It’s a familiar story. You feel a little under the weather, so you rush to WebMD or MedicineNet for a self-diagnosis. When you leave the sites, you’re convinced your headache and minor nausea must indicate brain cancer. This kind of Web-enabled hypochondria, dubbed “cyberchondria,” is becoming increasingly common as more people visit the Internet instead of the doctor’s office. According to a 2009 Pew poll, 61 percent of Americans use the Internet for medical information, and other recent studies have shown wide levels of increased anxiety triggered by this habit.
But why should simply reading an online write-up about, say, Hodgkin’s lymphoma convince us that we’ve fallen victim to the disease? A new study in the April 2012 issue of Psychological Science suggests that the irrational tendency at work in the brains of cyberchondriacs is the same as that in the brains of gamblers. Gamblers make the mistake of seeing patterns in a set of randomly generated events, deciding that a positive result on one or two rolls of the dice indicates that positive rolls of the dice will continue. For cyberchondriacs, that same tendency means deciding that hitting a streak in the list of symptoms (headache, followed by nausea, followed by fatigue) means you must also have all of the other symptoms in the list.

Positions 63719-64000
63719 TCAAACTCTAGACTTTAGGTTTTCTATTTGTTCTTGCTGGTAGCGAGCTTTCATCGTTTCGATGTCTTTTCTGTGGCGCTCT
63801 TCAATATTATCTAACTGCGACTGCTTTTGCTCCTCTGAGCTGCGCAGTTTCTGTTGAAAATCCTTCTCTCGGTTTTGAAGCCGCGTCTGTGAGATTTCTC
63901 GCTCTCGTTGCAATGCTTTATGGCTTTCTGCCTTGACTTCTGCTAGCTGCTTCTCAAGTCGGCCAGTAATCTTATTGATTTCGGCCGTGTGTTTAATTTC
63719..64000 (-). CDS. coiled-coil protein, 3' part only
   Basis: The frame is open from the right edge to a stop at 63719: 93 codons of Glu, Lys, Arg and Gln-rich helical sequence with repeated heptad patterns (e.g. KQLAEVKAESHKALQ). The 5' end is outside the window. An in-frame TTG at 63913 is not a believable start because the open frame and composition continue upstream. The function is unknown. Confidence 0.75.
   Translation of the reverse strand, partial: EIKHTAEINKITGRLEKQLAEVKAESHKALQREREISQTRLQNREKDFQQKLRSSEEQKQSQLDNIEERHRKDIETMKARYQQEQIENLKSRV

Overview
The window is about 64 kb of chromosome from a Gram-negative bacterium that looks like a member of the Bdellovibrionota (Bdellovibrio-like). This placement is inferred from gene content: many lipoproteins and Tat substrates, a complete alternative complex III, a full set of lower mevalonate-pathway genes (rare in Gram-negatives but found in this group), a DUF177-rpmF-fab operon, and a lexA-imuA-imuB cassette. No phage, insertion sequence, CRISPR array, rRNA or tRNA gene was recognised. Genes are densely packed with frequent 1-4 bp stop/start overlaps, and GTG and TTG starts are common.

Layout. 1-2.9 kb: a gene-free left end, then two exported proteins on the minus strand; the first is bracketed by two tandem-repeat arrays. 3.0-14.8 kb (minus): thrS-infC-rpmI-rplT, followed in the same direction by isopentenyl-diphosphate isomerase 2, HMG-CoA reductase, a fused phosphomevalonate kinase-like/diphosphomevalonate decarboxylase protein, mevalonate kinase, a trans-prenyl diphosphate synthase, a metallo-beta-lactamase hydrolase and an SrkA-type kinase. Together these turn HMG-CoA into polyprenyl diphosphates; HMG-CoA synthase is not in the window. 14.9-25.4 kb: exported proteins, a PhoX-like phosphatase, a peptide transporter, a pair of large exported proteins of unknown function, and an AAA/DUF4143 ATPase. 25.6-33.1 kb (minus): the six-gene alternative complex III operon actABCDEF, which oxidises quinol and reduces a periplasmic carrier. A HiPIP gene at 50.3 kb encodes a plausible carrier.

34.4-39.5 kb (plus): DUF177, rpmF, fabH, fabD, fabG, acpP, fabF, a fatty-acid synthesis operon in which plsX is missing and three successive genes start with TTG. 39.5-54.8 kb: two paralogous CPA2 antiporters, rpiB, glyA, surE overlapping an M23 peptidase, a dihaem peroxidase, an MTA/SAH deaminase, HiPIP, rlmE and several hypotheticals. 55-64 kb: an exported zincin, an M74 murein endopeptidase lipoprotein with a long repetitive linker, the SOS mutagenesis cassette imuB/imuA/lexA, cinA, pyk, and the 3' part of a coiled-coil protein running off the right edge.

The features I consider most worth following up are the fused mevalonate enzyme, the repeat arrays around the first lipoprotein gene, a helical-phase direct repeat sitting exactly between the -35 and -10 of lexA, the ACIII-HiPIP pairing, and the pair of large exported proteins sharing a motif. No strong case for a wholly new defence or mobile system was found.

The researchers started by inventing a fictional type of thyroid cancer, then drew up three differently ordered lists of the same six symptoms. One list grouped the milder and more common symptoms (fatigue, shortness of breath) together at the top, with the more severe and rare symptoms (pain in the throat or neck, lump in the throat or neck) listed together at the bottom. The second list presented the more severe symptoms together first, followed by the milder ones. The third jumbled all the symptoms. Healthy subjects were given one of the three lists, required to check off their symptoms, and then asked how likely they were to have the cancer relative to the average American. Both groups reading lists of mild symptoms separated from severe symptoms were far more likely to believe themselves at risk for this fictional cancer than the group with the symptoms mixed up.
According to Virginia Kwan, a psychologist at Arizona State University and lead author on the paper, the results demonstrate the kind of unconscious pattern creation in which the human brain excels—and which frequently leads us astray when it comes to the basic logic of probability. The way gamblers say they have a “hot hand,” she says, cyberchondriacs believe they have “hot symptoms”: if they hit the first two in a list, they believe they must have the third one as well.
While Kwan hopes that sites like WebMD will use her results to help decrease anxiety among their customers, she points out that heightened anxiety isn’t always a bad thing. One example: during an epidemic outbreak. “It may be good to group the common symptoms together [in that situation] so that people pay more attention,” she says. In any case, next time your neck aches and WebMD suggests you may have viral meningitis, don’t panic. Sometimes diagnosis is best left to a medical professional.